Stopping treatment with immunosuppressants ‘double response to covid booster’

P.

A new study suggests that the use of immunosuppressants to treat weak people doubles their antibody response to the corona virus booster vaccine.

The researchers looked at the effect of interrupting treatment with methotrexate – which is recommended for inflammatory conditions such as rheumatoid arthritis and skin conditions such as psoriasis – up to two weeks after work.

The drug is the most widely used immune suppressant, with approximately 1.3 million people in the UK prescribing it.

The key message to take home is that interrupting treatment for two weeks after CoVID-19 B = booster vaccination doubles the immune response at week four and week 12 – a steady improvement in the immune response.

Many of them were among the 2.2 million medically weak people who, during the first stage of the CoVID-19 epidemic, depended on expert advice and their risk factors.

The researchers found that after four weeks and 12 weeks, the levels of spike antibodies in this group were more than double where the drug was stopped for two weeks after vaccination, compared to the group who continued to use.

Although there was a short-term increase in the risk of provocative outbreaks, most of them could be self-administered and did not put any pressure on the NHS, the study indicated.

Professor Abhishek Abhishek, Chief Investigator at the University of Nottingham and Honorary Consultant Rheumatologist at the Nottingham University Hospitals NHS Trust, said: And week 12 – continuous improvement in the immune response.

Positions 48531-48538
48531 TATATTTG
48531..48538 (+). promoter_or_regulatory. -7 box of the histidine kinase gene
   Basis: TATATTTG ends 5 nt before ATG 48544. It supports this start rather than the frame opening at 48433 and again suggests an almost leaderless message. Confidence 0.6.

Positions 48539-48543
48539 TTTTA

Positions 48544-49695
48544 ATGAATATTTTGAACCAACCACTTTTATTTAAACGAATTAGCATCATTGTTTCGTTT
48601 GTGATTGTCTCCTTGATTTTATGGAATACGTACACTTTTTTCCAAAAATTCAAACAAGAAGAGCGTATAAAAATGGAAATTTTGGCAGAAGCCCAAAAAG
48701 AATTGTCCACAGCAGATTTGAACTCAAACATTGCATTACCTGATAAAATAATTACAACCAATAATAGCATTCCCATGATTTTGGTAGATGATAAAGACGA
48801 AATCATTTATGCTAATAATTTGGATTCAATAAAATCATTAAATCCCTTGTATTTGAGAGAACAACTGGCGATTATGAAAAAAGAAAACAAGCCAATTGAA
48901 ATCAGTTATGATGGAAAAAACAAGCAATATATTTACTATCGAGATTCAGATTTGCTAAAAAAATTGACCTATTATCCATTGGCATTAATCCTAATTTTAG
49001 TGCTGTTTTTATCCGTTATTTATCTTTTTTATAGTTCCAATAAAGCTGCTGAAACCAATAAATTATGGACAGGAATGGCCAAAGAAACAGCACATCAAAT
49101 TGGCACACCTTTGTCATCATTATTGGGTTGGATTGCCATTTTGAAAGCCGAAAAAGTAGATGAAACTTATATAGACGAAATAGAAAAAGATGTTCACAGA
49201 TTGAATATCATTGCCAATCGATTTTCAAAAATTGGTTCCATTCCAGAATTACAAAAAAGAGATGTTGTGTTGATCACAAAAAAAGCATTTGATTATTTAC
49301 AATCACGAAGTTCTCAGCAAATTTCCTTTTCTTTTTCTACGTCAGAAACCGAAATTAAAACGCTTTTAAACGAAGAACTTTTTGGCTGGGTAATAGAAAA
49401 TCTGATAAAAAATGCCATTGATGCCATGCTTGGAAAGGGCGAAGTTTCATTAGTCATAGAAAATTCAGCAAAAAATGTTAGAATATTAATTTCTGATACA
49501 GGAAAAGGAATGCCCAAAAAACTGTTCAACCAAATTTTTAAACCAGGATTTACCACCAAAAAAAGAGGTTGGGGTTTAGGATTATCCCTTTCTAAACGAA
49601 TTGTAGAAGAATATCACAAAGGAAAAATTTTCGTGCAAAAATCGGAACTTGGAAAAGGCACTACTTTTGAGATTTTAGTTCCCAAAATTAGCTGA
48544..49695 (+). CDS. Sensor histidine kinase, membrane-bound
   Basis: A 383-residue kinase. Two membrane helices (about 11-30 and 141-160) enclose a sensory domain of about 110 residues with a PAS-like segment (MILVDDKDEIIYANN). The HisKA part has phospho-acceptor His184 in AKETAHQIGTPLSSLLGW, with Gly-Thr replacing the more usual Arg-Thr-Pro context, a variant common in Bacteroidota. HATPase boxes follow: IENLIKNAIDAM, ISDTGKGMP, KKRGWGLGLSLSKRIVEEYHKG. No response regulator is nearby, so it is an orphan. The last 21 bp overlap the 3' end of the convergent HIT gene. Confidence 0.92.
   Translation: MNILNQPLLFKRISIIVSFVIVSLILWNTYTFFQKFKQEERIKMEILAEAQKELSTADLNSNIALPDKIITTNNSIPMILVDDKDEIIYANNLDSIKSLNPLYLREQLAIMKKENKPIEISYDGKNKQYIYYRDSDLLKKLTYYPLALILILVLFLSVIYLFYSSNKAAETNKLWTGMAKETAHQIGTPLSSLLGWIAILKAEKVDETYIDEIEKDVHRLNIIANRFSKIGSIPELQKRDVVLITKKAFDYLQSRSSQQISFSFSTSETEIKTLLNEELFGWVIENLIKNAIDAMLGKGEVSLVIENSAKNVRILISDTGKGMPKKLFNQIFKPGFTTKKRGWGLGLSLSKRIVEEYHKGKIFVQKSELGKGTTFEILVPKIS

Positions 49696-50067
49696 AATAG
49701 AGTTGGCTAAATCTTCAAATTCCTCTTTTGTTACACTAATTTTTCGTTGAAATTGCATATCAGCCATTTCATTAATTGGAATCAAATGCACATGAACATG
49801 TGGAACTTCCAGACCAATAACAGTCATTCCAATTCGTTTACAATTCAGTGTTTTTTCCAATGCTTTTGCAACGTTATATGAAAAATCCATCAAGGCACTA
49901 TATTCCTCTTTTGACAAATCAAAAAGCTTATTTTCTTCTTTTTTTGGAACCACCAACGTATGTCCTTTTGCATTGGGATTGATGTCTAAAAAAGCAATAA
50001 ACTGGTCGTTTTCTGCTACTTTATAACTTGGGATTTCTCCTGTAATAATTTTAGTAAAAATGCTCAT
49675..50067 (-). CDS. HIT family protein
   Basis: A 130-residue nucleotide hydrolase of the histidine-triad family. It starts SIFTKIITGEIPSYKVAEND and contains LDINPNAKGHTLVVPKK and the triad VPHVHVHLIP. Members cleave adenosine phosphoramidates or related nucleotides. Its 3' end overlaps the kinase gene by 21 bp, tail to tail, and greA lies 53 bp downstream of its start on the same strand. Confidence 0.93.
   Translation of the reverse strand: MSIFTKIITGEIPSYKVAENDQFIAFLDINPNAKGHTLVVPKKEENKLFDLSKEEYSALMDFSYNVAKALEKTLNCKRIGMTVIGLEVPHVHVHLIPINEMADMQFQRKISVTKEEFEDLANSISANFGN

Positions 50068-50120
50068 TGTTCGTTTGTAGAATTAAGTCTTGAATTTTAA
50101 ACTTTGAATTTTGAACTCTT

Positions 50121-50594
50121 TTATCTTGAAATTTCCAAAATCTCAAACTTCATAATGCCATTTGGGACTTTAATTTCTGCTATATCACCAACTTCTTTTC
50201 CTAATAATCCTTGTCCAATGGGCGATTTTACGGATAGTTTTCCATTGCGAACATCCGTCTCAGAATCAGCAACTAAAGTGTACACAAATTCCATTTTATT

“However, in the four weeks after post-vaccination, when treatment is stopped for two weeks, the risk of developing the disease increases.

“It is important to keep in mind the increased risk of disease outbreaks, but most of these flames appear mild, do not require NHS assistance and are self-administered.”

The results of the study have been referred to the Joint Vaccination and Immunization Committee (JCVI), which is reviewing the findings and making recommendations.

Professor Abhishek said: “Implementing these findings could significantly improve the protection provided by Booster 19 against Covid 19 for millions of people living with these conditions.

“COVID-19 has left them with a serious illness while they still have to live with the traumatic and disturbing effects of their condition.

“We hope this evidence is the next step in helping them move on with their lives.”

Researchers have warned patients not to take matters into their own hands and to consult their doctor before making any changes to their treatment.

The study had planned to recruit 560 patients but the recruitment was halted by the independent study monitoring committees after the provisional results of the first 254 participants showed clear results.

During the trial, 127 participants were asked to suspend use of methotrexate for two weeks and 127 to continue their routine use, and spike antibody levels were compared in both groups.

The Vaccine Response on Methotrexate (VROM) trial is funded by the National Institute for Health and Care Research and the Medical Research Council.

It was led by experts from the University of Nottingham in collaboration with colleagues from the University of Manchester, Imperial College London, the University of Oxford and Queen Mary University London.

The results are published in the Lancet Respiratory Medicine.